I went to pick the sprinkler up to try to make it oscillate properly and it literally (and I do mean literally) fell to pieces in my hand. So I went and got a new one.

Comments

  1. #1 Eric Lund
    September 19, 2013

    But if this sort of pattern was to be strong, we would probably see it already, so don’t count on it.

    I’m not so sure about that. Even if there were a strong preference for certain positions of the wave pattern, I expect it would take at least a decade if not more to establish this with confidence, and the high-amplitude standing wave configuration was rare until a few years ago. There is a reason the NWS uses 30-year baselines for determining climatology.

    Even if the position is approximately random, however, certain positions will be worse than others. Mountains tend to enhance precipitation along the windward slopes. At Colorado’s latitude, this usually means the west side (if you have ever driven across the Rockies, you may have noticed a distinct difference in vegetation at altitudes above 7500 feet: deciduous trees west of the Continental Divide, evergreens to the east). In this case, there was a southeasterly flow tapping into the seasonal monsoon which normally stays further south; when this flow hit the Front Range, lots of rain fell. Shift that pattern east to Missouri, and you will probably have some flooding, but not the widespread devastation we saw in Colorado, because the rain won’t fall as quickly.

  2. #2 Greg Laden
    September 19, 2013

    Well, that is a very good point that a given spot that tends to enhance rain, for instance, will have more effects regarding rain. That would be true though even if the Rossby waves were random. And yes, it might take a while to notice it, but if that is the case, it would be the kind of effect that matters to trees rather than to, say, decisions about building sports stadia with covered roofs vs. not.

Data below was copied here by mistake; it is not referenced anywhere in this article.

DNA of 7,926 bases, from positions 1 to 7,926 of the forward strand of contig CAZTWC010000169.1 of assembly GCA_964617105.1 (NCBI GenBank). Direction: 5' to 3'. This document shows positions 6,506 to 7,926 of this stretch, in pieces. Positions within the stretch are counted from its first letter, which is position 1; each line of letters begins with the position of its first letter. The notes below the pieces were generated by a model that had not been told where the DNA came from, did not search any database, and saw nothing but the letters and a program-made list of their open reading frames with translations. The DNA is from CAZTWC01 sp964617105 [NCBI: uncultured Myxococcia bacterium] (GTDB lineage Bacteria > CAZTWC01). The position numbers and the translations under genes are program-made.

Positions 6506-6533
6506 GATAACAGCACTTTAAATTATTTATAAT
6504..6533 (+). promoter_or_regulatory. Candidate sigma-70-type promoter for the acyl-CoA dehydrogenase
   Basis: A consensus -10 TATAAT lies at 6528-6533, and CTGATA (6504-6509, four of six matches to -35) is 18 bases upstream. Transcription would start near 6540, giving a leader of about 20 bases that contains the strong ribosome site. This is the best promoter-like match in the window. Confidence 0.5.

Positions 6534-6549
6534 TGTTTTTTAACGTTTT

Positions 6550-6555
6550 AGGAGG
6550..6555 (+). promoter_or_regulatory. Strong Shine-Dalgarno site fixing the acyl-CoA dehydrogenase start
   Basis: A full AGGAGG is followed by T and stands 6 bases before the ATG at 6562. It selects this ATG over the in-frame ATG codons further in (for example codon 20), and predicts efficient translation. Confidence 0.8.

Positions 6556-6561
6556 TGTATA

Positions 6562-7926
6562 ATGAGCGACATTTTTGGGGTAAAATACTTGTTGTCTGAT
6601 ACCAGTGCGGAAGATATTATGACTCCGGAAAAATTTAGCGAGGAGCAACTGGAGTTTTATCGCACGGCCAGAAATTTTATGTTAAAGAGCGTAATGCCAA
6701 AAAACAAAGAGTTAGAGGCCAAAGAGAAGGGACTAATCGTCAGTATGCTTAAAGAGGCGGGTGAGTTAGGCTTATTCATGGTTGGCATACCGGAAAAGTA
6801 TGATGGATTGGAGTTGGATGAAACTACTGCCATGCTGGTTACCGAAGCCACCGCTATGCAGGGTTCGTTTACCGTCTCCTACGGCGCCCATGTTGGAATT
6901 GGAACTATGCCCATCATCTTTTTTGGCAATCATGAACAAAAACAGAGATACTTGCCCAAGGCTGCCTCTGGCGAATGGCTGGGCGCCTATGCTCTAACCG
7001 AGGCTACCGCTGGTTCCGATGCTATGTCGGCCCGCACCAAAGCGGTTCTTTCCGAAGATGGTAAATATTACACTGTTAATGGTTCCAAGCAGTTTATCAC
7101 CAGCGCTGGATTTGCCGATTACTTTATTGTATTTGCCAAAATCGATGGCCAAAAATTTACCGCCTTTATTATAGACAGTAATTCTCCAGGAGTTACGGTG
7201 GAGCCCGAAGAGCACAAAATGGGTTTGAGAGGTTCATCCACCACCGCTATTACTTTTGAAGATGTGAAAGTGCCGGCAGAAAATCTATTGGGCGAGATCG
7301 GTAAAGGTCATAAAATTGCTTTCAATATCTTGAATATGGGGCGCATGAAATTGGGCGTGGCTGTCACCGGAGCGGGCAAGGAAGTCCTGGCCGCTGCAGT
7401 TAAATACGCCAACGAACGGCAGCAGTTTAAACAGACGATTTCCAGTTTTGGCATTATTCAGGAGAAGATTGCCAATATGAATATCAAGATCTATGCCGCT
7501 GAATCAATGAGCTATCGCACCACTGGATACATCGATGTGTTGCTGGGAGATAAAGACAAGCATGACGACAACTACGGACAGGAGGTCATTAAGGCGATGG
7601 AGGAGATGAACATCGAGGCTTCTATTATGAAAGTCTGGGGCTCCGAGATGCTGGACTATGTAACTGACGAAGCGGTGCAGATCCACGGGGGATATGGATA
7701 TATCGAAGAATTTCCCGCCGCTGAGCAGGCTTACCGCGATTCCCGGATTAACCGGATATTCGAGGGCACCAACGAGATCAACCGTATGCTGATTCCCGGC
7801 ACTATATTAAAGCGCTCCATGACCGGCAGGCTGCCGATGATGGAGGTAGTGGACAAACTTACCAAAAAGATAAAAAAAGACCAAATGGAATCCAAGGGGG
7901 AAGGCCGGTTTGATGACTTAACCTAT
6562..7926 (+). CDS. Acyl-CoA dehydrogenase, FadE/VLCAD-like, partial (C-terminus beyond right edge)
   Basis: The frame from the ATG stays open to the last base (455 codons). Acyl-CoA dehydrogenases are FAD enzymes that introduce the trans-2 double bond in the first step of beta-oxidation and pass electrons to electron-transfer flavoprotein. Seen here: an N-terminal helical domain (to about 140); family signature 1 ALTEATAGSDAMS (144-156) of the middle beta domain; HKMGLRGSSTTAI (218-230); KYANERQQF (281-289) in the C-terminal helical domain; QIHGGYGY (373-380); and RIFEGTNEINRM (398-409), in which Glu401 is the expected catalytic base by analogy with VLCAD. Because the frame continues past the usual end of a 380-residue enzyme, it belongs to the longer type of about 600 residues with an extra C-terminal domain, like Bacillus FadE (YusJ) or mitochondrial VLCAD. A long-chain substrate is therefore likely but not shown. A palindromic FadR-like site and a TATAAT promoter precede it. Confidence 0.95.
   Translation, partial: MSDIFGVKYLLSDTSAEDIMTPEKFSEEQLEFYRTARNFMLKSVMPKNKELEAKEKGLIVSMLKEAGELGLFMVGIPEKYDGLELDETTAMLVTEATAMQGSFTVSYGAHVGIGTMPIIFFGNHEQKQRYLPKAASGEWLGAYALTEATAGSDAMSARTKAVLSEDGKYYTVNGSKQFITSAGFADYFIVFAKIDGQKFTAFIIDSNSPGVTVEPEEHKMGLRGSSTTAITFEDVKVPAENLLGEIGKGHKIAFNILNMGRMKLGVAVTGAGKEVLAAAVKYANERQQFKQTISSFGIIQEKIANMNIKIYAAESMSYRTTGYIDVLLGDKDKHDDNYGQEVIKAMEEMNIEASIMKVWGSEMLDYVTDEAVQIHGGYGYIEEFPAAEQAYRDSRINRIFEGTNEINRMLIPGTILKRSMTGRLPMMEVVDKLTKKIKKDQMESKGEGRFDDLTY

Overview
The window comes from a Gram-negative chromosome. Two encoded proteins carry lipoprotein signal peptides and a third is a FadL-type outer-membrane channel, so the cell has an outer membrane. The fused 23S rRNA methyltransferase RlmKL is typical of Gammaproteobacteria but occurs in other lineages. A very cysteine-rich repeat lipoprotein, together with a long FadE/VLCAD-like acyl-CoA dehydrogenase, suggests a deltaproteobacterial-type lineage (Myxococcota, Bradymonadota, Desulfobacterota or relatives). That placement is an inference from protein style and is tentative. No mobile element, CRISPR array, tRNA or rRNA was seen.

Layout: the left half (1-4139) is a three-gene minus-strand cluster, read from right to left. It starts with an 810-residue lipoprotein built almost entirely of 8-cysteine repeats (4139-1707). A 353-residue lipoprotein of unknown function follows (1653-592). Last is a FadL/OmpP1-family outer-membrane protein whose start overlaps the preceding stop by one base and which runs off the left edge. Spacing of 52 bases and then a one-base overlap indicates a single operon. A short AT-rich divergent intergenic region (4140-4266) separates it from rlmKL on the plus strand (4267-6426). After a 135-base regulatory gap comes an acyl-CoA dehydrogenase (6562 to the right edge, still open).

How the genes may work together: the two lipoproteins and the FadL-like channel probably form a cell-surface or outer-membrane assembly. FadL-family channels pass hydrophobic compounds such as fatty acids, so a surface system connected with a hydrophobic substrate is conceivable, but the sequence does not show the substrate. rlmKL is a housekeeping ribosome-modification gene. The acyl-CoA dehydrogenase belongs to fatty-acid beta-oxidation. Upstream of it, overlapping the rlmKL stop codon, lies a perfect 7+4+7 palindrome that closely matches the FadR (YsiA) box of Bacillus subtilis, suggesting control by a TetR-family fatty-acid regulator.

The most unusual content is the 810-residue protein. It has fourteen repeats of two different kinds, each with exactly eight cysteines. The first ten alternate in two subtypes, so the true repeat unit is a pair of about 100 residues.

But also, if we are entering an era of convoluted jet streams, we may not have settled in. It may be that as this transition progresses, standing waves end up standing in certain spots because of mountain waves or sea-land interactions (which in turn would probably be affected by major oscillations, so there might be an “El Nino Rossby Wave of Wetness” over the Rockies for five years, then it moves off and becomes the “La Nina Rossby Wave of Wetness” over Central Europe.

    It would add a new and interesting dimension to the boring old seasonality thing.

  3. #3 Physicist-retired
    September 20, 2013

    “The weather patterns in the Northern Hemisphere have shifted in a way that makes the rain event in Colorado a fairly likely thing to happen somewhere in the world several times a year, and it happened to happen in Colorado this time around. Prior to global warming caused changes, this effect would be very rare, now it is common.”

    It also happened in Alberta, Canada, a vast region of Siberia/China (Google ‘Amur River’ – the flooded area is equal to Germany and France combined), central Europe, and northeastern India.

    And all these events were similar to Colorado in that they involved ‘average’ systems that simply got ‘stalled’.

    I’m pleased to see you writing about this, Greg, because I’m seeing the very same thing. Floods from rapid snowmelt or hurricanes are to be expected. 1,000+ year events happening from typical (but stalled) systems are another sort of animal altogether.

    BTW, Colorado’s rainfall amounts exceeded anything to be expected in a 1,000-year event – by more than 200%:

    http://hdsc.nws.noaa.gov/hdsc/pfds/pfds_map_cont.html?bkmrk=co

  4. #4 Physicist-retired
    September 20, 2013

    I should have made it clear that the abnormal flood events I listed all occurred in 2013. There are many, many other examples.